The easiest way to implement the Euler gamma function is to call it from a library provided by the vendor. At this stage, however, the program is no longer portable, so in the long run it is better to implement your own function.

Solaris Fortran provides two versions of the Euler gamma function:
a double precision version called `d_lgamma(x)`

and a single
precision version called `r_lgamma(x)`

. Both functions return
the *logarithm* of the Euler gamma function. Under IRIX 6.3
Fortran does not have an easy access to the Euler gamma function.
There is a definition traditionally provided in `libm.a`

, but
that definition works for C only, and we would have to write a special
wrapper to call it from a Fortran program.

So let us do it non-portably under Solaris first. Then we'll implement our own version and test it against that provided by Solaris.

Solaris based definition looks as follows:

real(kind=long) function gamma(a) real (kind=long), intent(in) :: a interface function d_lgamma(x) double precision :: d_lgamma double precision, intent(in) :: x end function d_lgamma end interface gamma = exp(d_lgamma(a)) end function gammaBecause in this case we can't include a definition of

`d_lgamma`

via a module interface, since it is not provided, we have to provide that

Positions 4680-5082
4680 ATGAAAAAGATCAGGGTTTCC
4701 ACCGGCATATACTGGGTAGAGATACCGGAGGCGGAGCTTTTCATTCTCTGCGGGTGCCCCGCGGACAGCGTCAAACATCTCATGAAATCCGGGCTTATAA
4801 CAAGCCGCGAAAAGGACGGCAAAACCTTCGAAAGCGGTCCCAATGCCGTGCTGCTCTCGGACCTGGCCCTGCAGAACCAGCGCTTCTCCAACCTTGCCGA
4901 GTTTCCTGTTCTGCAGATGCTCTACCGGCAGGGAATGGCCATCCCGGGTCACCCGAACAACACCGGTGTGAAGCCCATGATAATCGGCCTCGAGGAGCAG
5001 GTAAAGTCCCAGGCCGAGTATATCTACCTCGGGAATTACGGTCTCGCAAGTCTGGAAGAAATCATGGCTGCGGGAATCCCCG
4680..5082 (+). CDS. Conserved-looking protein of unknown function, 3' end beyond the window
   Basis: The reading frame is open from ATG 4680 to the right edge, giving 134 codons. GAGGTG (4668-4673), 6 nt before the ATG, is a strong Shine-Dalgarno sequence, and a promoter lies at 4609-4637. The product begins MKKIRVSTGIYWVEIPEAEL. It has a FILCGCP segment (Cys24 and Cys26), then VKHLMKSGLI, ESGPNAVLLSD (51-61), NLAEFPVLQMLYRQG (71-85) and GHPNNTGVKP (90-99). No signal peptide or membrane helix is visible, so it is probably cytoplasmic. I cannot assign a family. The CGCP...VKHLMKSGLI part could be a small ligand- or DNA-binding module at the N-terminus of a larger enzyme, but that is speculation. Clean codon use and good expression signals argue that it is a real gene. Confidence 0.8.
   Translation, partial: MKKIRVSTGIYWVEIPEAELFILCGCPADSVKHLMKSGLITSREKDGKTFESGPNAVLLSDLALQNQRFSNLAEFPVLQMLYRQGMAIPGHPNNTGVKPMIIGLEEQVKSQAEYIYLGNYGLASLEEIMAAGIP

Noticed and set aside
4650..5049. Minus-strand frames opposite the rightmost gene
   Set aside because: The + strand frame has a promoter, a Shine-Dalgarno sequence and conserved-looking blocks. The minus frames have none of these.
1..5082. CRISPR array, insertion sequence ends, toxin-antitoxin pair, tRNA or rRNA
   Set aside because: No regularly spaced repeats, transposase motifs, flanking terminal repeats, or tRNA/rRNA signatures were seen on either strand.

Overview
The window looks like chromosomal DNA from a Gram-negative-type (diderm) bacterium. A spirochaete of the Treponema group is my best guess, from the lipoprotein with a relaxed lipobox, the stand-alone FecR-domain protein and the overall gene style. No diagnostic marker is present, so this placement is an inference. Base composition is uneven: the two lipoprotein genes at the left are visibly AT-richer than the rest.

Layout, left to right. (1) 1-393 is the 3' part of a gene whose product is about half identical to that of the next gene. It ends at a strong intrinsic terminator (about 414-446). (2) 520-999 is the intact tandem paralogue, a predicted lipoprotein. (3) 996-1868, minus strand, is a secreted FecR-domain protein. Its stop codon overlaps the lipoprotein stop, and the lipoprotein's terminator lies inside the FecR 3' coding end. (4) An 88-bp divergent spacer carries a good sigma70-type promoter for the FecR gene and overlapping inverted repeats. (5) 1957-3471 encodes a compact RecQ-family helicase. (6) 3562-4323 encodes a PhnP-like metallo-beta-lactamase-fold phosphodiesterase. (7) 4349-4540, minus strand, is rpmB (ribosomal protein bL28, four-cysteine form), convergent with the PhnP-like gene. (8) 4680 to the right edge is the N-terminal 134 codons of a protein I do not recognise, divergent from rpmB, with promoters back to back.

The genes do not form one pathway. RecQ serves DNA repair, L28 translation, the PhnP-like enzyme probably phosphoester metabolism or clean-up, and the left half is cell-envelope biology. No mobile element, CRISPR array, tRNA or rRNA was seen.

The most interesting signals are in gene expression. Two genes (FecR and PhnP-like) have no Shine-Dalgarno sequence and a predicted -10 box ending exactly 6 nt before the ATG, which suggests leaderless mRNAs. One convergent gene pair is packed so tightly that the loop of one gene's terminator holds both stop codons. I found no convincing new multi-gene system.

definition ourselves, so that the compiler would know what conversions it
may have to perform before passing data to `d_lgamma`

and
when retrieving data from it. This is done by the `interface`

statement,
in which `d_lgamma`

and its argument are declared
to be of type `double precision`

. A double precision number in Fortran
is a floating point number
with twice the precision of a standard
``word''. For example, on 32-bit architectures a double precision
floating point number is a 64-bit number. A ``double precision'' specification
is much less precise than a specification obtained by using
`selected_real_kind(9,99)`

, although the latter may often default
to `double precision`

. Fortran vendors are integer, parameter :: long = selected_real_kind(99,999)Solaris Fortran would return

`long=-3`

(this happens during
compilation, `2.0_-3`

are illegal.
You can easily check that our specificationinteger, parameter :: long = selected_real_kind(9,99)returns

`long=8`

.